I don’t plan on charging off on a project to create any individual player books but will seriously consider it if enough people request them. So, if you’re interested in a single player or family of players, let me know. Otherwise, I won’t know that there is anyone out there interested in a book on a specific player. I could also create books based on a specific relationship. Two that come to mind are Carlisle Indians in the NFL and the Carlisle Indian School – Washington State College Connection.

As I said before, if there are no requests, I must assume that there is no interest.

My Absence

October 7, 2011

Early in the summer, I announced that posts to this blog would be irregular for a time without stating a reason for the disruption. The reason for my absence was that I was spending the summer in Bloomington, Indiana receiving treatments for prostate cancer at the Indiana University Health Proton Center.  Choosing a treatment modality, proton therapy, that is not widely known was the result of extensive research. The research uncovered some things that were completely unexpected. The one that had the greatest impact was that I was probably exposed to Agent Orange while serving in Vietnam in 1967. Those who served in Vietnam during the time that Agent Orange was sprayed are eligible for disabilities and treatment from the Veterans Administration.  Unfortunately, the government does not put the same emphasis on informing veterans who were harmed while serving their country that it does soliciting “clients” for its welfare programs.

Knowing that I was far from being an isolated case, I decided to write a small book that veterans can use to help them navigate the VA and healthcare systems. My treatment for prostate cancer is complete and, after only seven months since first applying, my VA disability was approved. Prostate Cancer and the Veteran should make their process a bit easier than mine was.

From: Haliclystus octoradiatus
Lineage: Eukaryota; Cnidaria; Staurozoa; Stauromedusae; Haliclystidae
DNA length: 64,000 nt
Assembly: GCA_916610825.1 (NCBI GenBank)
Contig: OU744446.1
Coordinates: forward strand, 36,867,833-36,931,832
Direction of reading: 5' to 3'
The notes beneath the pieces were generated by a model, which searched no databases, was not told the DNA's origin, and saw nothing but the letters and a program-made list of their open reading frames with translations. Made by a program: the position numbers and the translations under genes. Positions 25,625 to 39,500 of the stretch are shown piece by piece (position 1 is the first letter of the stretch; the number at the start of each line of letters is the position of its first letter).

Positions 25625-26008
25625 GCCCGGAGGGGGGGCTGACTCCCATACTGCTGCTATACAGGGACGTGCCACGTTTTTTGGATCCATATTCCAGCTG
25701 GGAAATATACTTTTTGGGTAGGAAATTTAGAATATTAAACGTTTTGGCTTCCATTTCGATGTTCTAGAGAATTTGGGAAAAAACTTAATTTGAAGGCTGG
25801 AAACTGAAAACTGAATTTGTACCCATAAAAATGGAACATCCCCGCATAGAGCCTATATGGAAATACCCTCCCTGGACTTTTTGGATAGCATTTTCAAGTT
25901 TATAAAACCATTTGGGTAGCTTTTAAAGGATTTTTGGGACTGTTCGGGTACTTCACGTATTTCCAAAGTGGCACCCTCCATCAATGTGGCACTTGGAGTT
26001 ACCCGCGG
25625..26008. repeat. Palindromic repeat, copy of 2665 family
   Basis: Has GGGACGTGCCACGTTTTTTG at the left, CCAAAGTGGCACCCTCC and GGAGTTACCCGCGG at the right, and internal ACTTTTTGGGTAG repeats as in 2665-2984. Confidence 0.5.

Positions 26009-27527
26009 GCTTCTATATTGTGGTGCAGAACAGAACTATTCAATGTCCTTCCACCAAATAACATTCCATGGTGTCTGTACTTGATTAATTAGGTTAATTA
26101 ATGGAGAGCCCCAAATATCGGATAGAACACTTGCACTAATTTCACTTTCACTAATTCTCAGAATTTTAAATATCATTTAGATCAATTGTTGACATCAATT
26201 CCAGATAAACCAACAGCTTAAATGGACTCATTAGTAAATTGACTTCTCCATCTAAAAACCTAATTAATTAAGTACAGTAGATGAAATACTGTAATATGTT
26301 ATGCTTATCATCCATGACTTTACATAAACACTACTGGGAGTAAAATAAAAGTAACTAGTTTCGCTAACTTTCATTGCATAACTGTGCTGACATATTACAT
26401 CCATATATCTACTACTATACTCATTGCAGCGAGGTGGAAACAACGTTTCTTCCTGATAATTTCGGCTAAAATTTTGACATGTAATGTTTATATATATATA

This blog won’t be back to its old regularity just yet because, the day before my last treatment, I had a bicycle accident that fractured a vertebra. I’m far from being 100% yet and it appears it will take some time for that to happen. I do have a blog article underway. Carlisle Indians vs the Big Ten may surprise some people.

Google Bookscanning Settlement Rejected

March 24, 2011

Beginning somewhere around 2004, Google scanned something like 15 million books from the libraries of several prestigious institutions such as Harvard University and the University of Michigan. Google, with the assistance of these libraries, scanned books regardless of their copyright status. Not surprisingly, Google was sued for copyright infringement in 2005. In 2008, a settlement agreement was hammered out between the Association of American Publishers and the Authors Guild that would have apparently benefitted those organizations greatly. Others, however, weren’t terribly pleased. Some of the sticking points were that, for an author to have his or her book removed from Google’s database, the author would have had to explicitly opt out of the settlement. If the author was unaware of the settlement, too bad. If Google didn’t honor an author’s opt out, the author would have had to sue this megabillion dollar corporation. Good luck with that.

Other corporations weren’t happy with it either. Google would have had a monopoly on millions of books and intended to print and sell copies of those scanned books. Lest you think that because Google demonstrates a cavalier attitude about others’ copyrights, they would grant free access to all the books they scanned, think again. You haven’t seen Google’s own algorithms and program code made available have you?

An extremely problematic area is that of so-called “orphan books.” Google and its supporters claim that, out of its beneficence, Google was making long out-of-print books available for everyone. That sounds good on the surface, but what they fail to mention is that Google made no attempt to locate the copyright holders of these orphan books. They also skim over the part of the proposed settlement that would have established Google as the determiner of when a book becomes orphaned. Authors feared that, if a book, especially those from small or self publishers, was between printings or being revised for a new edition, Google would claim it as being orphaned with the burden of proving otherwise placed squarely on the shoulders of the copyright holder.

Earlier this week, Judge Denny Chinn, in the U. S. District Court in Manhattan, issued a ruling rejecting the proposed settlement. What’s next? Criminal charges against Google? Lawsuits from numerous authors and publishers for copyright infringement? We’ll see.